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Arizona Land Use - Please Do What You Can.

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Five out of the 6 National Forests in Arizona are considering new rules for

use of off-highway vehicles on 9.5 million acres of public lands in

Arizona. Of the 5 Alternatives being considered by the Forest Service, the

preferred alternative for Arizona is a complete yearlong ban on all

cross-country travel. This is the proposed plan amendment, Alternative #4.

Off-highway vehicles will be severely restricted to use on designated

trails only. The actual trail designations may not come for several years.

The 5 National Forests to be affected by this ban include: the

Apache-Sitgreaves, Coconino, Kaibab, Prescott and Tonto National Forests.

Cross-country travel is defined by the Forest Service as travel off of or

away from open roads or trails. The Forest Service has noted that user

created trails, particularly in areas adjacent to residential development,

lack engineering and environmental elements of design and they will be shut

down with the issuance of this new policy.

The implementation of this policy in Arizona will create a precedent for

other National Forests throughout the U.S. This is a policy decision that

has the potential to affect everyone.

Throughout Arizona, comment was received by the Forest Service in response

to its March 27, 2001 Notice of Intent to prepare an EIS. The Draft EIS

containing the 5 Alternatives and the Proposed Action Alternative is now in

the final drafting stages and it is anticipated that it will be released by

late July 2002. Opportunity to comment on the Draft EIS and Proposed Action

Alternative #4 will occur at that time. There will be a 45 day comment


The second part of the National Forests new OHV management strategy to be

undertaken will be the local site specific planning that will occur

following the final EIS. The site specific planning phase will then

designate the trails open for recreational OHV use.

First your riding areas will be closed outright! Then the Forest Service

will consider which trails to designate for OHV recreational use! As you

know, this can be a long process.


To add your name to the mailing list for future announcements contact: Jim

Anderson, Land Management Planner at the Apache-Sitgreaves National Forest,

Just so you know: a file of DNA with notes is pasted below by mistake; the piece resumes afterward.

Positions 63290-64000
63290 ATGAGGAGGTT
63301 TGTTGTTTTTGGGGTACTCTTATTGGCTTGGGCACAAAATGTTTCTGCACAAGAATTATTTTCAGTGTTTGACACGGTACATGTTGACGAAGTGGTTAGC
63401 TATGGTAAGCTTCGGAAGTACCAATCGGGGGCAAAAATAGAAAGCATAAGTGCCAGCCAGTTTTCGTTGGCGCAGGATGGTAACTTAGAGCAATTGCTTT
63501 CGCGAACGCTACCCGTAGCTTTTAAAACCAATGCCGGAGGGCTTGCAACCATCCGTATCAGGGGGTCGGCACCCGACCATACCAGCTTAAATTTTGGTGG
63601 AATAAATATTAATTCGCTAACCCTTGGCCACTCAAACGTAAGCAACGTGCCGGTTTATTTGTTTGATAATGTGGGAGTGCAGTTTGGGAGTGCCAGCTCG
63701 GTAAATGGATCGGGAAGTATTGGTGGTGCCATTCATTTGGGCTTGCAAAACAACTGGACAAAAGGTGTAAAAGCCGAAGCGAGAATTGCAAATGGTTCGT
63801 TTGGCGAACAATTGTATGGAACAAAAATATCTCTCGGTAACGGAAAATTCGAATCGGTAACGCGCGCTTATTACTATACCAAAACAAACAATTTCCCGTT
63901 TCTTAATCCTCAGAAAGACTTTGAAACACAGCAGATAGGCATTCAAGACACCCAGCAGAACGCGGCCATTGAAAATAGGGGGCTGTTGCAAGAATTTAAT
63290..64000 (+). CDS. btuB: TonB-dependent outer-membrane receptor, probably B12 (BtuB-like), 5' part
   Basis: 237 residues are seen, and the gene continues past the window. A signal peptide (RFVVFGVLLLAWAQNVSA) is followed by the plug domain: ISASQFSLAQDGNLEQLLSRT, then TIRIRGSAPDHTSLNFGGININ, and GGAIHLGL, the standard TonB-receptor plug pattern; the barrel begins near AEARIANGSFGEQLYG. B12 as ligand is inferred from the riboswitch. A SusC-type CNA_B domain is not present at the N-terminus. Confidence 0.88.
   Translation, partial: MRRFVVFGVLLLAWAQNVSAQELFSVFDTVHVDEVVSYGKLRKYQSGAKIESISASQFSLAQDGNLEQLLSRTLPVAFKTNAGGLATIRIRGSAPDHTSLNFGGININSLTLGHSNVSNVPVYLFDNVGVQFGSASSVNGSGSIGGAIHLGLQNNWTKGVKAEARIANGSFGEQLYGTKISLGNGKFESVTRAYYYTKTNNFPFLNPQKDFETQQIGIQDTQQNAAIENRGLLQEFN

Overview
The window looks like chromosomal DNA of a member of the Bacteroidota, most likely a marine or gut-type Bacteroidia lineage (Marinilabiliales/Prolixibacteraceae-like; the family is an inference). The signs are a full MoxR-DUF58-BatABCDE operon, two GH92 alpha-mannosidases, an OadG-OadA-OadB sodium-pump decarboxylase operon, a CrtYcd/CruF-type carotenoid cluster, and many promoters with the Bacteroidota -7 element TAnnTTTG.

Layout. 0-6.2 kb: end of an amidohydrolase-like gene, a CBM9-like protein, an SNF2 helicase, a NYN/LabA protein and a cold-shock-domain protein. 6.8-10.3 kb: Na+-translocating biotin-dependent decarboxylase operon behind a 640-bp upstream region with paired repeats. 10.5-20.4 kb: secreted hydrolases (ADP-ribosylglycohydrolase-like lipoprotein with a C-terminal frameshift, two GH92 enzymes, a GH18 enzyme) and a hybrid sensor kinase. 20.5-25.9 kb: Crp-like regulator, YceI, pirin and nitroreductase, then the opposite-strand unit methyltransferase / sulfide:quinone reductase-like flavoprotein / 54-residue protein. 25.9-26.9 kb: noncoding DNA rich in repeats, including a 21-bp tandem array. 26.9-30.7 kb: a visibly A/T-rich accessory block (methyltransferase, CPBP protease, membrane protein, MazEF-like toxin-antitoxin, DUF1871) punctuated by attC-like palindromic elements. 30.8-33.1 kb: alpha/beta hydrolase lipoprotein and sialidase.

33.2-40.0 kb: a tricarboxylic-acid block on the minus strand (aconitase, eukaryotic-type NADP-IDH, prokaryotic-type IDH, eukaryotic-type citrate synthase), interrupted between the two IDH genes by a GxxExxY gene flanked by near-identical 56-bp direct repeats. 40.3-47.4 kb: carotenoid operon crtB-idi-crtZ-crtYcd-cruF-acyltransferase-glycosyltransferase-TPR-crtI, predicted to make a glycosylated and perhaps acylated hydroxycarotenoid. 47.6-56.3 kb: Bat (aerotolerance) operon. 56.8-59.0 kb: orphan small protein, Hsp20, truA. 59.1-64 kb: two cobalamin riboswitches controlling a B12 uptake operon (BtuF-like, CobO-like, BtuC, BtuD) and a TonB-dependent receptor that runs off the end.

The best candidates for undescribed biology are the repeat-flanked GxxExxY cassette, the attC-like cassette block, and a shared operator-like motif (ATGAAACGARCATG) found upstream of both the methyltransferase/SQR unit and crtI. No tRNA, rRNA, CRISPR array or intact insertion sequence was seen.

928-333-6370. Email: janderson08@fs.fed.us

Contact the Forest Supervisors in the 5 National Forests:

John C. Bedell

Apache-Sitgreaves National Forest

Forest Supervisor's Office

PO Box 640

Springerville, AZ 85938


web: http://www.fs.fed.us/r3/asnf

James W. Golden

Coconino National Forest

Forest Supervisor's Office

2323 E. Greenlaw Lane

Flagstaff, AZ 86004


web: http://www.fs.fed.us/r3/coconino

Mike King

Prescott National Forest

Forest Supervisor's Office

344 S. Cortez

Prescott, AZ 86303


web: http://www.fs.fed.us/r3/prescott

Karl Siderits

Tonto National Forest

Forest Supervisor's Office

2324 E. McDowell Road

Phoenix, AZ 85006


web: http://www.fs.fed.us/r3/tonto

Mike Williams

Kaibab National Forest

Forest Supervisor's Office

800 S. 6th Street

Williams, AZ 86046


web: http://www.fs.fed.us/r3/kai

ARRA will notify you of additional information when it becomes available.

ARRA's website can be found at: http://www.responsiblerecreation.com

Note: Fire danger is extreme throughout Arizona. Large area closures

continue on several National Forests. The Apache-Sitgreaves, Coronado and

Prescott National Forests are closed. There are additional closures in the

Kaibab and Coconino National Forests. Information about fire conditions and

closures can be obtained by visiting http://www.azfireinfo.com. Some

developed campgrounds remain open with restrictions on campfires and

cigarette smoking. Fireworks are illegal in Arizona. Our thoughts are with

the fire fighters.

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Are the Forest Service reps responsive to our feelings or are they pretty much already set to do as they see fit without regard to our opinions. Why isn't public vote ever taken on these types of issues. Or maybe it is and I just missed it.

Those forests make up pretty much all of the riding areas in AZ. I guess I'll just sell my dirtbike and start hiking. :)

Ok, I might sound stupid, but it is really just my brain boiling with anger that is effecting my ability to write intelligently.


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Ben, in my limited experience I have found that the Forest Service itself is not really the adversary and does have some power to alter its plans to meet its responsibilities to the public needs. In fact, accommodating the needs of the OHV community is one of their jobs. The comment period is the mechanism which allows the public to monitor the Forest Service's planning activities.

It is a staged process. First comments are taken on the general direction for an EIS. Then a draft is put forth and opened for public comment. Even once the EIS is finalized, specific local actions are directed by regional offices which must continue to seek public comment. This process is wide open for us to let them know what the public wants them to do. Once actions plans are set forth, the only recourse left is litigation.

Attend as many public meetings as you can and write the letters. It does make a difference.

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Lets help our friends out in AZ. It doesn't take that long and we will all benefit. Thanks, Paul

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